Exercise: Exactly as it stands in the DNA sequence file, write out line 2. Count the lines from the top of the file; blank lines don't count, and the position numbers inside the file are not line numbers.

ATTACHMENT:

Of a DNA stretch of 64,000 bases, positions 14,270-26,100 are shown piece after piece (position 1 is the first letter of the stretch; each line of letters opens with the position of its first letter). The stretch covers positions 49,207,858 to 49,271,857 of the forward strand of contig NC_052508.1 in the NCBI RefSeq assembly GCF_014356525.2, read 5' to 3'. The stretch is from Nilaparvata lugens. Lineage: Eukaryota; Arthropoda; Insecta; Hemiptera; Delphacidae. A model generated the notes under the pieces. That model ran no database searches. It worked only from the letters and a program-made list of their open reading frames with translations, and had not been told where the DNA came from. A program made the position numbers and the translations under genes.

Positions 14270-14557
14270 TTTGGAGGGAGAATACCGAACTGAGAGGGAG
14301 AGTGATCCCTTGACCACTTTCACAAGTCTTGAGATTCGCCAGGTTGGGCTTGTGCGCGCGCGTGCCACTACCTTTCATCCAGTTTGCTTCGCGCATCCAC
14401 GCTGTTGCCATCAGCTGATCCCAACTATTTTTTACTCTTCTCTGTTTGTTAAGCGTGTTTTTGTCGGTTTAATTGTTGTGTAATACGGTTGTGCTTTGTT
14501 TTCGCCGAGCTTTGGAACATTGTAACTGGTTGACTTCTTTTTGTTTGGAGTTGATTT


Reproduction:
Positions 14270-14557